The MIT Rocket Team focuses on rocket-related projects ranging from designing and building a custom centrifugal liquid engine to the development of lighter, stronger composite airframes. We provide our members with the tools and knowledge to earn amateur-rocketry certifications through the National Association of Rocketry.
MIT Rocket Team At a glance
Number of Members:
- Max Kwon
In February 2020 the team launched two rockets at the Friends of Amateur Rocketry in CA: Hermes III and Staging Demonstrator II. While Hermes III unfortunately experienced a structural failure in flight, Staging Demonstrator II was successfully recovered after reaching an altitude of 33000 ft.
Using the lessons from this launch, the team has begun development of Project Phoenix, which will incorporate the technology from the Hermes program into a two stage rocket. This will be an important step towards our eventual goal to launch a rocket past the Kármán line to space. We hope to launch this rocket sometime in 2021.
On July 6, 2019, the team launced Hermes II at the Friends of Amateur Rocketry (FAR) site near Mojave, CA, but unfortunately the rocket dissassembled at seven seconds in.
On July 21, 2018 Hermes I soared to 32,400 ft above the Mojave Desert.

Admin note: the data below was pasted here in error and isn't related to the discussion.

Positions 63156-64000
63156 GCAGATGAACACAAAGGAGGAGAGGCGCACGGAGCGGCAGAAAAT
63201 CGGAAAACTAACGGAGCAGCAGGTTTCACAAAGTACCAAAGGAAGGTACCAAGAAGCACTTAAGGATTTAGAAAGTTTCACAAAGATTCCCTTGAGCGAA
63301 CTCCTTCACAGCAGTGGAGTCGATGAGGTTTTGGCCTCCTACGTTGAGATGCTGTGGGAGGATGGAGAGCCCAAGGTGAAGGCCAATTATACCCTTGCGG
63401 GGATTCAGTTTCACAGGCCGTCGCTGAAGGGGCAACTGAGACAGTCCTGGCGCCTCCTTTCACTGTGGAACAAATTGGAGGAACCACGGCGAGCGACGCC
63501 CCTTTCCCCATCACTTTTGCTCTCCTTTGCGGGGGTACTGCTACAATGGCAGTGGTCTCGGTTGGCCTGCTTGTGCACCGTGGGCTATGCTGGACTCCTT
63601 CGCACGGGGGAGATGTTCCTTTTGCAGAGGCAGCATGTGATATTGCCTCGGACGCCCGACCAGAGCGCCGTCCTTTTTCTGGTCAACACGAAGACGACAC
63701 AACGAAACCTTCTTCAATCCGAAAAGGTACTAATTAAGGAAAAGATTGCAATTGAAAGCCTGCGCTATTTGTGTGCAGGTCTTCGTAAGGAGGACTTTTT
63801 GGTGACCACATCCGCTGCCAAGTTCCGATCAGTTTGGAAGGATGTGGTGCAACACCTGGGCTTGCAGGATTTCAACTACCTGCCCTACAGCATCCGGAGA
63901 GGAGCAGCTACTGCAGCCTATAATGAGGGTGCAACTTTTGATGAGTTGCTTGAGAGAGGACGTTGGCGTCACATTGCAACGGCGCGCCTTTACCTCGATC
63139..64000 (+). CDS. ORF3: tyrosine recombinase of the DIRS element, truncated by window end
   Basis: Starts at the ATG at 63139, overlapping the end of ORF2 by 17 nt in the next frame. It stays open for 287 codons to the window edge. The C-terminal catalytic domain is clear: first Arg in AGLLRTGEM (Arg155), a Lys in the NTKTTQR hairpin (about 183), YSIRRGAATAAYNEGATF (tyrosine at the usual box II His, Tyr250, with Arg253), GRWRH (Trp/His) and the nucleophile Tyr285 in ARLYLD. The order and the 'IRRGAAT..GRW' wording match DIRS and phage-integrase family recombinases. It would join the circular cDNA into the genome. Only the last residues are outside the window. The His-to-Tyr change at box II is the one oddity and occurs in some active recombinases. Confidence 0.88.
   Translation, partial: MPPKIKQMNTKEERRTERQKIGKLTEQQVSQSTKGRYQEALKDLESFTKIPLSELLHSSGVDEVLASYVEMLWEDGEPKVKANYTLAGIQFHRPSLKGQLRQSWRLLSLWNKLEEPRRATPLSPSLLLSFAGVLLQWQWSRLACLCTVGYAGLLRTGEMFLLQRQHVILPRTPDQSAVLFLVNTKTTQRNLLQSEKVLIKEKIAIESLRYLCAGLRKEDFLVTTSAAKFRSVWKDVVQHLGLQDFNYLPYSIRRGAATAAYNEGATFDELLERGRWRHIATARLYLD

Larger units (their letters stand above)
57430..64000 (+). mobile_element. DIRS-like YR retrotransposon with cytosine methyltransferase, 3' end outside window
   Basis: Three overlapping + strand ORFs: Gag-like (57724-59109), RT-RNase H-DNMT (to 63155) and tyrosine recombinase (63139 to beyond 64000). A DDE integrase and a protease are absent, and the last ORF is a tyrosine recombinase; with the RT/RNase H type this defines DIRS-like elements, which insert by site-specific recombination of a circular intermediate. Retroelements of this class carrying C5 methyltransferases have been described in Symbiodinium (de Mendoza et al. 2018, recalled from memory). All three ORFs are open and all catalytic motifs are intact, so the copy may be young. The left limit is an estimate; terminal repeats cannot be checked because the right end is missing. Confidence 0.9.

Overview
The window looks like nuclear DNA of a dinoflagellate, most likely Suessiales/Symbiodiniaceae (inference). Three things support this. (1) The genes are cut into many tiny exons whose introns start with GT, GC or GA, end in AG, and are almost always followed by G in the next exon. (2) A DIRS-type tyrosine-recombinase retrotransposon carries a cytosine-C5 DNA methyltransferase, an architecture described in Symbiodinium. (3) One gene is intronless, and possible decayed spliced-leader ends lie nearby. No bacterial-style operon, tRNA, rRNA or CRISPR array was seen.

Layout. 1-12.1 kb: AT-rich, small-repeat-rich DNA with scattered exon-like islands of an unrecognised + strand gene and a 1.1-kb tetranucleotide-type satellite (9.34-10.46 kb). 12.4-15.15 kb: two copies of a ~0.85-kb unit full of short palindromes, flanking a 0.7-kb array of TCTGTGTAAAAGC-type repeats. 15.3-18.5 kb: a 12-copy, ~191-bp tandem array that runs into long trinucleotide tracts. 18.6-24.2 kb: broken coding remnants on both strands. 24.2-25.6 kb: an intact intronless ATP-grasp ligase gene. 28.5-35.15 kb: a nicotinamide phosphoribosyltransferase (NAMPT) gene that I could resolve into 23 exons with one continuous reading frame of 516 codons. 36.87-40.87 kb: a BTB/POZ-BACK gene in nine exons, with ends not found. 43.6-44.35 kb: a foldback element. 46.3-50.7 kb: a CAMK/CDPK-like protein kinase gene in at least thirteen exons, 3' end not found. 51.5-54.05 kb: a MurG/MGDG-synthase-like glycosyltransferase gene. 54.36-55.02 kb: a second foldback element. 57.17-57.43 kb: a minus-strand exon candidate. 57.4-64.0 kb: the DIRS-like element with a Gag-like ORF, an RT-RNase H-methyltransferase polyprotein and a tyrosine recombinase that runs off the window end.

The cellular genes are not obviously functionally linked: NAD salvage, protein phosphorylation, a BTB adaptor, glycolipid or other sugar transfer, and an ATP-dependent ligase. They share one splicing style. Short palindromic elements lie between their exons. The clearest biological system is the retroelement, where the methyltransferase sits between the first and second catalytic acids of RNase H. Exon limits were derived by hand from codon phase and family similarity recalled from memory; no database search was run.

In June 2017, the MIT Rocket team won 2nd place at the Spaceport America Cup. First, Project Raziel won 2nd place in the 10,000 ft COTS Solid Propulsion category. Raziel soared to 10,200 ft, the closest to target apogee we’ve ever achieved. Their other competition rocket, Project Virgo, which competed in the 30,000 ft Commercial Propulsion category, zoomed to 31,850 ft, establishing a new team record.
In 2016, the MIT Rocket team returned to IREC in Green River, Utah with their rocket, Therion III. Project Therion investigated the effect of Dielectric Barrier Discharge actuators at high speeds. Project Therion also flew more student-designed hardware than ever before, including the flight computer, parachutes, fiberglass tubes, and fins. The team launched at IREC on June 17, 2016, reaching an altitude of 9624 feet, an accuracy improvement of over 500 feet from their test flight in late April.
The MIT Rocket Team came in first place in the Basic (10,000 feet) category of the 2015 International Rocket Engineering Competition in June 2015.
Membership is open to all MIT students and new members are always welcome at our meetings. Stay tuned for meeting times and locations.